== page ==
Can Tho faces landslide threats, to relocate 9,400 households along rivers, canals

13:59 | 09/09/2018

The Mekong Delta city of Can Tho will relocate 9,400 households with more than 37,000 members living along rivers and canals by 2030 to ensure their and waterway safety and sanitation, according to its Department of Agriculture and Rural Development.

can tho faces landslide threats to relocate 9400 households along rivers canals
Can Tho city has suffered 16 cases of erosion this year, which destroyed 10 houses and damaged 43. – VNA/VNS Photo Vu Sinh

More than 5,300 will be relocated by 2020.

The resettlement will be done in existing residential areas and six news ones to be built.

The city targets having no stilt houses along rivers and canals by 2030 to ensure people’s safety and that of vessels using the water bodies.

Speaking at a meeting on Thursday, Vo Thanh Thong, chairman of the city People’s Committee, said relevant departments and agencies should study additional measures to support the people to be relocated.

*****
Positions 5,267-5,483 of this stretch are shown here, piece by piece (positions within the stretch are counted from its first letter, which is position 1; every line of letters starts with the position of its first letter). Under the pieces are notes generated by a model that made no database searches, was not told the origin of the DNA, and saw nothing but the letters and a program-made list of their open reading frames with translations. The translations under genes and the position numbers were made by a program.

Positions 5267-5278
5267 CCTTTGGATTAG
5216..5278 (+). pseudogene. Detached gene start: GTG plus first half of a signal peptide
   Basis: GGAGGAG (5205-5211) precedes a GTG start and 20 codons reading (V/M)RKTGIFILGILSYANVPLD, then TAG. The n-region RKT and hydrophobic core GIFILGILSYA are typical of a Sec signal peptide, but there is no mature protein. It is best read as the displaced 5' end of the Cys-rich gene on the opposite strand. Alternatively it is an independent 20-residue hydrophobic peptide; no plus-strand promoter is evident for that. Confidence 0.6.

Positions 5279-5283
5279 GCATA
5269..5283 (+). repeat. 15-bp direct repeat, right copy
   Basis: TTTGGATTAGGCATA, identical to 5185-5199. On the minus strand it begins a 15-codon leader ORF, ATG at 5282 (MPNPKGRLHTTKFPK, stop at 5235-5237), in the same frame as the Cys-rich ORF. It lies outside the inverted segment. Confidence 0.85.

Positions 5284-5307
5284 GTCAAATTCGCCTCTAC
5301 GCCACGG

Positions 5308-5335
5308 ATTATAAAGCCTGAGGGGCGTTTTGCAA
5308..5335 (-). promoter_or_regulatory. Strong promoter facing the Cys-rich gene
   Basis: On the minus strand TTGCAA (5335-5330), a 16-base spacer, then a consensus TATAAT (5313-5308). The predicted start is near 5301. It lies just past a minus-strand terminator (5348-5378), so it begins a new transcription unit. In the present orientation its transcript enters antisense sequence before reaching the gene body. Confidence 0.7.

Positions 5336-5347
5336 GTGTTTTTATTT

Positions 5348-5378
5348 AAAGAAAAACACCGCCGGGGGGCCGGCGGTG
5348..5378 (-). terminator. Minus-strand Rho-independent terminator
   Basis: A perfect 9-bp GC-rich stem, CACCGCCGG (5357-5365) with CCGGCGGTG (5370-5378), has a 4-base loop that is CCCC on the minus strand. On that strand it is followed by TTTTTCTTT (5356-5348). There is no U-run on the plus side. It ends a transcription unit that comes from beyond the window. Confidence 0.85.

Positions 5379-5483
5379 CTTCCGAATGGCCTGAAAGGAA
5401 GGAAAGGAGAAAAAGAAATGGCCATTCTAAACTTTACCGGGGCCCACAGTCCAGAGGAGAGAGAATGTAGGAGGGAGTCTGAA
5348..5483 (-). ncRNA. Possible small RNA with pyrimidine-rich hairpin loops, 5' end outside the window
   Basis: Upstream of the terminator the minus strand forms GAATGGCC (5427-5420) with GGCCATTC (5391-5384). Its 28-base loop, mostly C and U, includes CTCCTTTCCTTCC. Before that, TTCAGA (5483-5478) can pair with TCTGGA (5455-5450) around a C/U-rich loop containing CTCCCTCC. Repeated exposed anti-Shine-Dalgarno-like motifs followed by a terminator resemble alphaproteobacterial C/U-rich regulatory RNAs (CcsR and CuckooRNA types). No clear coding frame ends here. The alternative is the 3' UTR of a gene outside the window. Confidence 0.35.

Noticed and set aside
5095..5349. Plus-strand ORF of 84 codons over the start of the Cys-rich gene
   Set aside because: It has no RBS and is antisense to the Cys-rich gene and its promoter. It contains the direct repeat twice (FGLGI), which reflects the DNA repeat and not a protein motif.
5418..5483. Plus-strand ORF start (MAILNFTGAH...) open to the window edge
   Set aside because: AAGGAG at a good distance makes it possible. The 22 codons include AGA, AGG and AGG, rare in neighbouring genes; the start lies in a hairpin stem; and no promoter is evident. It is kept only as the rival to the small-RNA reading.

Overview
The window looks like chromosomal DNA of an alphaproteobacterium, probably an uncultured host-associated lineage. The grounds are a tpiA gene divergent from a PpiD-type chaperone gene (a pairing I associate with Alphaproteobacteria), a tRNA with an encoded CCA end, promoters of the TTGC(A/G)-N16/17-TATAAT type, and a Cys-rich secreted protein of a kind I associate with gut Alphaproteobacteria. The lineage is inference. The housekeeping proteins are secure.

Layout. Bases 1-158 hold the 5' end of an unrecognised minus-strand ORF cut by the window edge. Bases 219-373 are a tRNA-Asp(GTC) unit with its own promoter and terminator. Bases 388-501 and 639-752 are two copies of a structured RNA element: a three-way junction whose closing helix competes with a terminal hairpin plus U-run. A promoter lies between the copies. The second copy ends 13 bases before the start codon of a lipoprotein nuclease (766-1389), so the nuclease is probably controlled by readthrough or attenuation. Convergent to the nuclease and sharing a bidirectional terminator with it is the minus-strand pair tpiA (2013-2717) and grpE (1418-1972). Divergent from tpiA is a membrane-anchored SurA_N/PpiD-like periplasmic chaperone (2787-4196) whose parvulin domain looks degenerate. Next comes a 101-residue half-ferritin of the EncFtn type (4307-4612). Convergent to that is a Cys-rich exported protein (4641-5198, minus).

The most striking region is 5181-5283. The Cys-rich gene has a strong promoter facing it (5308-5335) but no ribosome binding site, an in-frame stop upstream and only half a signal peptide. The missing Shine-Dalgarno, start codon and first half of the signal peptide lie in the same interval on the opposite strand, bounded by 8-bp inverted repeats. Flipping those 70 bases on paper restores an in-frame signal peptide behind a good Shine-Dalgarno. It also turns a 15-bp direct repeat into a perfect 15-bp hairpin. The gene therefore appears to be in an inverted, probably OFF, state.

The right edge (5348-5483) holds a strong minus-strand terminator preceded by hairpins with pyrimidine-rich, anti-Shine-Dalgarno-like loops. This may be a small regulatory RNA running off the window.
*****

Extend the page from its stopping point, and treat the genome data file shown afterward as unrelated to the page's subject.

“The important things are the consent of people to move and that there are highly favourable conditions in their new living areas for them.”

Districts should apply measures such as planting trees along the banks of rivers and canals to prevent erosion, he said.

In 2010-17 the city suffered 153 cases of erosion along rivers and canals in which four people died and five were injured and 53 houses were destroyed, according to the city’s Department of Agriculture and Rural Development.

The total length of the affected areas was 6.1 km.

This year there have been 16 instances in which 10 houses were destroyed and 43 were damaged.

Even some densely populated areas are highly vulnerable.

The threat of erosion remains serious, especially in sections that have high waterway traffic, according to the city’s Steering Committee for Natural Disaster Prevention and Control and Search and Rescue.

To prevent erosion, nine embankments with a total length of nearly 22 km will be built in eight districts in 2018-20.

Nguyen Ngoc He, director of the Department of Agriculture and Rural Development, said the city is petitioning the Ministry of Agriculture and Rural Development to obtain Government funding for the city to build two embankments along the O Mon River at a cost of VND421 billion (US$18 million).

One of them, at the Thới Lợi area in O Mon District’s Thới An Ward, will be 1.57km long, and the other will stretch 1.9km from the O Mon Bridge to the Ba Rich rivulet mouth.

The city has 155km of rivers and canals threatened by erosion, according to the department.

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